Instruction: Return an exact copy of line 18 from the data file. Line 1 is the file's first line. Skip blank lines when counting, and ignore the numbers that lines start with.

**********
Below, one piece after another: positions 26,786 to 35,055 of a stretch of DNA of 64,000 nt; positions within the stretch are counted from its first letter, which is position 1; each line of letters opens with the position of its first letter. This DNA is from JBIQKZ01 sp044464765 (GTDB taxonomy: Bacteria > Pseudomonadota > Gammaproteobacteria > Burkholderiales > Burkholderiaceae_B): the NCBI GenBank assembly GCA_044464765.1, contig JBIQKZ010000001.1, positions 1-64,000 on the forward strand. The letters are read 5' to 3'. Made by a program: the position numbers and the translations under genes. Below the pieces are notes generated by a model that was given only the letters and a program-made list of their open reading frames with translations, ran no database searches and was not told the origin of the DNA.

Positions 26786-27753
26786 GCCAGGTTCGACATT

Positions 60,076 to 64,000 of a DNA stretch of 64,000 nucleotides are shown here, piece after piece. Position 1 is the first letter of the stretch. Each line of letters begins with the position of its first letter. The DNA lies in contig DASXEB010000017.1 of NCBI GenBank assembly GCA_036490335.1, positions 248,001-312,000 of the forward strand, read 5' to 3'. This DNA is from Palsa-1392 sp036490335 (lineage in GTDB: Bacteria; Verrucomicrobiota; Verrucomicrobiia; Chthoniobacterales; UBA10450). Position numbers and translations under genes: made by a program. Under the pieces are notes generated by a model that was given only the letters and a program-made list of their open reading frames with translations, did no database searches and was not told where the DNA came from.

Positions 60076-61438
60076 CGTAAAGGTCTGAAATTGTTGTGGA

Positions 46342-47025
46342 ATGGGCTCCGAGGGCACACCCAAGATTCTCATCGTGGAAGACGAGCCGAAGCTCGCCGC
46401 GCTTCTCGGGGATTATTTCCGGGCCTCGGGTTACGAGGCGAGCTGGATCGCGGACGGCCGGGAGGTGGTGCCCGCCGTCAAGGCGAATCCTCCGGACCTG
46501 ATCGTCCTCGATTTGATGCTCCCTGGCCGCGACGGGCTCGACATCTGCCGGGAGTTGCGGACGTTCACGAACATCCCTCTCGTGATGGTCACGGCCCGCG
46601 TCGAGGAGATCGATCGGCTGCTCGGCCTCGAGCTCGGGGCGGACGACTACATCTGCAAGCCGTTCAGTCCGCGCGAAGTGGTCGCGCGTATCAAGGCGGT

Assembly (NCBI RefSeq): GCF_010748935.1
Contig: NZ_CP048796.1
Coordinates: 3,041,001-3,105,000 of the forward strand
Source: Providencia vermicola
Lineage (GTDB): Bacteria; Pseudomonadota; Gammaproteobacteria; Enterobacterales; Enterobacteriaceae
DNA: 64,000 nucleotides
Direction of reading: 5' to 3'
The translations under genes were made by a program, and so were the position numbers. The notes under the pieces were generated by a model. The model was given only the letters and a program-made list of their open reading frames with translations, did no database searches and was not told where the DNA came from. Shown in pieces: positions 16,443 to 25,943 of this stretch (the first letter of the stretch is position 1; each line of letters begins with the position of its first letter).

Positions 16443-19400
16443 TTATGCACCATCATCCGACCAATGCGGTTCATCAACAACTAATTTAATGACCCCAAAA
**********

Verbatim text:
Direction of reading: 5' to 3'